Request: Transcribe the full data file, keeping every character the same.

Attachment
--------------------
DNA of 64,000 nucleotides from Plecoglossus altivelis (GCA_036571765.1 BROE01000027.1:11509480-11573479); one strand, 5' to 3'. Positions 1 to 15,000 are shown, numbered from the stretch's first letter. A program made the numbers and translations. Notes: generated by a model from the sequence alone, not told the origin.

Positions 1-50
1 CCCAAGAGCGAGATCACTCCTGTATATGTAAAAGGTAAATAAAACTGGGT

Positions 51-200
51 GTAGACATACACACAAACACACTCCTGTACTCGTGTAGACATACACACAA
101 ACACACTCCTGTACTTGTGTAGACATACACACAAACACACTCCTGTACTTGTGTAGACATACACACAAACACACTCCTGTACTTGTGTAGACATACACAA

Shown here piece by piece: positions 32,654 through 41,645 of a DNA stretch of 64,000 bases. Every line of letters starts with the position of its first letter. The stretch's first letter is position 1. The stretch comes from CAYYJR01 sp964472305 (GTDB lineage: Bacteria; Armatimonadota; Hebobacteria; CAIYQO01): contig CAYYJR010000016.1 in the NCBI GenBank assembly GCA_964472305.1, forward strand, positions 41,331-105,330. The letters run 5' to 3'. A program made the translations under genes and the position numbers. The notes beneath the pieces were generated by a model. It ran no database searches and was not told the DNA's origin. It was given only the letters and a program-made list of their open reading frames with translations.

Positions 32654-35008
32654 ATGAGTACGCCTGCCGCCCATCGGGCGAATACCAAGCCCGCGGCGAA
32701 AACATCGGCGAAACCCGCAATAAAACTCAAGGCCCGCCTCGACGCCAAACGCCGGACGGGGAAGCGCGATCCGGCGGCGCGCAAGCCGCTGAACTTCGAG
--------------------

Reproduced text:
DNA of 64,000 nucleotides from Plecoglossus altivelis (GCA_036571765.1 BROE01000027.1:11509480-11573479); one strand, 5' to 3'. Positions 1 to 15,000 are shown, numbered from the stretch's first letter. A program made the numbers and translations. Notes: generated by a model from the sequence alone, not told the origin.

Positions 1-50
1 CCCAAGAGCGAGATCACTCCTGTATATGTAAAAGGTAAATAAAACTGGGT

Positions 51-200
51 GTAGACATACACACAAACACACTCCTGTACTCGTGTAGACATACACACAA
101 ACACACTCCTGTACTTGTGTAGACATACACACAAACACACTCCTGTACTTGTGTAGACATACACACAAACACACTCCTGTACTTGTGTAGACATACACAA

Shown here piece by piece: positions 32,654 through 41,645 of a DNA stretch of 64,000 bases. Every line of letters starts with the position of its first letter. The stretch's first letter is position 1. The stretch comes from CAYYJR01 sp964472305 (GTDB lineage: Bacteria; Armatimonadota; Hebobacteria; CAIYQO01): contig CAYYJR010000016.1 in the NCBI GenBank assembly GCA_964472305.1, forward strand, positions 41,331-105,330. The letters run 5' to 3'. A program made the translations under genes and the position numbers. The notes beneath the pieces were generated by a model. It ran no database searches and was not told the DNA's origin. It was given only the letters and a program-made list of their open reading frames with translations.

Positions 32654-35008
32654 ATGAGTACGCCTGCCGCCCATCGGGCGAATACCAAGCCCGCGGCGAA
32701 AACATCGGCGAAACCCGCAATAAAACTCAAGGCCCGCCTCGACGCCAAACGCCGGACGGGGAAGCGCGATCCGGCGGCGCGCAAGCCGCTGAACTTCGAG